quite well in health, but ever since that time I have been
getting worse and worse in mind. AVhen my wife was con-
verted, it seemed as if the devil took possession of me alto-
gether, and the Lord warned me again last night."

" Come now," I said, " you had better kneel down here
and give up." It was a lonely road on a bare common.
*' Kneel down," I repeated, " and let us pray." He did so,
and after prayer he said, " By God's help, I will give up."

*' No," I replied, " that will not do. Say, ' Lord, take
my heart. / do ' — not ' / will ' — ' give up,' "

After a short pause, he solemnly said, ''I do; Lord,
take my heart ! " and then began to cry.

I gave him the text, " God so loved the world, that He
gave His only-begotten Son, that whosoever believeth in
Him should not perish, but have everlasting life " (John
iii. 1 6). "Think over that," I said, "and come to the
schoolroom to-night." He did so, and was saved, to the

« STRIKE MY LIMBS ! » 1 13

great joy of his soul. After the meeting was over, he
remained behind a long time, and gave vent to his feelings
with tears, when he remembered the goodness of God to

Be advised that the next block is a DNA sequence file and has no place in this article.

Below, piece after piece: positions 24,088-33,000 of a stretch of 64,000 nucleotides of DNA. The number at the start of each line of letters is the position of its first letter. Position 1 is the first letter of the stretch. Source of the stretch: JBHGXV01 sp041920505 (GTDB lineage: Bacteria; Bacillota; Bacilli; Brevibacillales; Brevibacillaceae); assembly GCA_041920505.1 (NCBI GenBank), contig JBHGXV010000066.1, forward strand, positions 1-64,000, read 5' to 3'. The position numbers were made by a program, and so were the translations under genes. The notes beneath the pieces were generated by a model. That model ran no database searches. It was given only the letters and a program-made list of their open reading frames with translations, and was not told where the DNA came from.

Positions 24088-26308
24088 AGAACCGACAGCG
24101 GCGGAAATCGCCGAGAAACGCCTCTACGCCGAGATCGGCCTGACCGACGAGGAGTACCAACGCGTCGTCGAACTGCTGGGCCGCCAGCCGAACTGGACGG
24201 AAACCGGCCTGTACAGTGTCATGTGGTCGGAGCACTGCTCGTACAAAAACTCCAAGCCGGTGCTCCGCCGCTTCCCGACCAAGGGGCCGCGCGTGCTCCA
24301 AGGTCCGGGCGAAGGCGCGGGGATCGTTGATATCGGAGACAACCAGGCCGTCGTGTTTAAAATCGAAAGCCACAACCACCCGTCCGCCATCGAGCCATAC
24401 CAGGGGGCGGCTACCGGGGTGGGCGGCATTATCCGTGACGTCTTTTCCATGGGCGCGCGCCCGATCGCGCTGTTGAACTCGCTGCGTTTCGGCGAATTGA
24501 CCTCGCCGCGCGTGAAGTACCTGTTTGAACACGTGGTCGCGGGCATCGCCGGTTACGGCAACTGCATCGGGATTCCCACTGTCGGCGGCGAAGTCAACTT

"This wooden leg of mine," he said, "is a moniment
of God's mercy ! "

" How is that ? " I inquired.

" Several years ago," he said, " I was playing cards for
money in a public-house, and was cheating in order to
win, when the man I was playing with said, ' You would
not have won that money if you had not cheated.* I swore
at him, and said, * God strike my limbs if I did so 1" I
knew I had ; and the man would not believe that I had
not. So we parted.

" The next morning, I was working in the mine, close to
a very large piece of rock, which had been loosened whh
the blasting, when it slipped from its place, and carried me
along with it into the shaft. As the heavy end was upper-
most, it turned with its own weight, and fell across the